By Rafia Zakaria
November 12, 2014
NOT much of Pakistan operates on merit. Connections procure jobs, recommendations procure promotions, an uncle in this bureaucracy, a brother in that one, all of it together amounts to the favours and facilitators that are needed to get where one wants to be.
It was not a huge surprise, therefore, when the Pakistan Medical Dental Council (PMDC) announced at the end of September that it was doing away with merit-based admissions and implementing a 50-50 quota for girls and boys seeking admission to the country’s medical and dental colleges.
In the days following, a modest outcry erupted. Some felt the ban was unfair while others welcomed it, saying too many girls were wasting the opportunities provided by a medical education by opting for marriage and motherhood. Aggrieved female students filed a petition with the Lahore High Court alleging that their equal rights as citizens of Pakistan were violated by the regulatory body’s actions. Ayesha Malik, the judge who heard the case, about a month after the new policy was announced, agreed with them. In her judgment, she quashed the PMDC’s quota policy for its unequal treatment of males and females. The PMDC has since announced that it will be seeking advice from the Supreme Court before implementing the policy.
According to the PMDC website, admissions to the country’s private and public medical colleges are to be announced at the end of this month. It appears that merit-based admissions, as per the LHC’s verdict and the PMDC’s announcement, may survive for one more year. Their future, however, is contested.
In support of the PMDC’s case, its president, Dr Masood Hameed, said that of the 14,000 medical students graduating in the country every year, 70pc were women but only 50pc of these actually practised medicine. Given that the government spends Rs2.4 million on each medical student admitted on a general merit seat, Dr Hameed added, the fact that half the girls admitted on merit seats were not practising was a huge loss to the country’s investment.
There is no quibbling with the numbers. As many students and graduates of medical schools will testify, female graduates are at times unable to practise once they embrace marriage and motherhood. The question, therefore, is not whether the numbers are correct but rather whether to impose a quota limit that would deny admission to better qualified females on the basis of their gender and the decisions made by the women who came before them.
In an article I wrote last year titled ‘The doctor brides’, I analysed the predicament of those women who go to medical school and are never able to practise. As the response to the article proved, the situation was not one of ‘where there’s a will there’s a way’. The vast majority were committed to the profession and to practising it: their obstacles arose from the societal pressures that landed upon them like an avalanche the second they crossed the threshold from daughter to daughter-in-law, student to wife.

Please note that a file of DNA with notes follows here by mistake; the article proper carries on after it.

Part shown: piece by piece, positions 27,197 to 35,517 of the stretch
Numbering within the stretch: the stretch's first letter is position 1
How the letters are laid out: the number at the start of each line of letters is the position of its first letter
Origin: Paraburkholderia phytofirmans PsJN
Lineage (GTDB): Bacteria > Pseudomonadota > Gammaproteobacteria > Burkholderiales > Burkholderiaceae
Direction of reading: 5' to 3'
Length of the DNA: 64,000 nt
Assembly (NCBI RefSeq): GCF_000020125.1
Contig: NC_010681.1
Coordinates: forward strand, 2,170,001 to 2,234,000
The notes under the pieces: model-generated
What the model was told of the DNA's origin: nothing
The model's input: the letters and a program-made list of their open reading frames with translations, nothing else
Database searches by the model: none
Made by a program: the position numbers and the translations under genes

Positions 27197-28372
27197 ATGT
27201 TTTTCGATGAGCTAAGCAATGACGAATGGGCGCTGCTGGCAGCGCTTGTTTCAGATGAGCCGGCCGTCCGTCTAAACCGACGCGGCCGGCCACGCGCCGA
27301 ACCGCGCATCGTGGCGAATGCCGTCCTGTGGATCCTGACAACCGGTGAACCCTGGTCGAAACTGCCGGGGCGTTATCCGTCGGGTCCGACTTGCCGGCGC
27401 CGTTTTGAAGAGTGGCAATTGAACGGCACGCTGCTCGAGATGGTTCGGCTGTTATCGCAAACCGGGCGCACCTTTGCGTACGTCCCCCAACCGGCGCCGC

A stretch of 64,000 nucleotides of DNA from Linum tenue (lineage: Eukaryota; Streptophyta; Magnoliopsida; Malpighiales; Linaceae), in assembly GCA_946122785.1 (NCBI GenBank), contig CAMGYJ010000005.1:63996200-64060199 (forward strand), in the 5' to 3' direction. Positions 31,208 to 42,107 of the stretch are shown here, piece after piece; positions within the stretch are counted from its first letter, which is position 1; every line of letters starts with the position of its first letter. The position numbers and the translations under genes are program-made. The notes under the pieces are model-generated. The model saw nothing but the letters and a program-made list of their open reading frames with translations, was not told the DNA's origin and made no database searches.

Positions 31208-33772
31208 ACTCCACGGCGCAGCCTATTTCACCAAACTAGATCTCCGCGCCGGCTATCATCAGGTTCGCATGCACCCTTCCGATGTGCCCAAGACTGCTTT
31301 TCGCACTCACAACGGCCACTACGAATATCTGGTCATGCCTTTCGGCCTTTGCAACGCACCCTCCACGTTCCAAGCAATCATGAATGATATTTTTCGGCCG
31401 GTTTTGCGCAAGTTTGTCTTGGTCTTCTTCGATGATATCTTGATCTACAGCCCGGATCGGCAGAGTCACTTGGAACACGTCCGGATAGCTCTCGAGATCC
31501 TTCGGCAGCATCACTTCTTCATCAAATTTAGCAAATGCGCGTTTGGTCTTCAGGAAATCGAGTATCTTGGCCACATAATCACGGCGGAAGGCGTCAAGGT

Among the hundreds of letters I received were stories of meddlesome in-laws who could not accept a working daughter-in-law and of apathetic husbands who expected a wife with a career but saw no need to contribute to household chores. Added to these general societal pressures was the harassment from superiors in the professional field who believed that actual jobs, not simply seats in medical school, were a male privilege. All of it combined to create constrictions of a sort against which very few could persevere. If the medical school environment was one where merit held some sway, the world beyond was insistent on denying it.
Now the PMDC stands on the cusp of institutionalising this tradition of societal discrimination, ensuring that merit is wiped out even from the realm of medicine, where it has ruled to some limited extent. In heaping the blame that belongs to a whole society onto the backs of girls who wish to be physicians, all the double standards that operate to prevent female physicians from practising are denied, ignored and shelved.
No one, for example, wants to admit to the fact that Pakistan, especially middle-class Pakistan, has become quite used to singing paeans to girls’ education but is completely unwilling to recognise that educated girls will become educated women, and educated women may wish to make choices for themselves that are different than those of their uneducated forebears.
The freedom that follows education, the societal support required to ensure that a woman can be a wife and a mother, a doctor and a daughter-in-law, is something Pakistani society by and large is unwilling to grant. Its consequences are in the numbers cited by the PMDC as the waste of an education.
Upon leaving medical school, female graduates face the unapologetically patriarchal Pakistan that insists on making achievement impossible for them. Their male counterparts never have to face quibbling in-laws who would like them to stay home, or complaining wives who wish they would have cooked a better meal, or harassing and lecherous superiors awaiting them in staff rooms and empty clinics.
Around the same time as Judge Ayesha Malik quashed the PMDC’s gender quota, the World Economic Forum issued its 2014 gender parity report, revealing Pakistan to be the second worst country in the world in which to be a woman. Its findings also revealed that gender parity in work situations in Pakistan has not improved at all over the past nine years. These dire numbers illustrate the larger truth of an unequal society unwilling to look at more complicated questions. The solution to the wasted potential of housebound female doctors lies not in punishing future female applicants but in holding Pakistani society accountable for its inability to accommodate the working lives of women.
Rafia Zakaria is an attorney teaching constitutional law and political philosophy.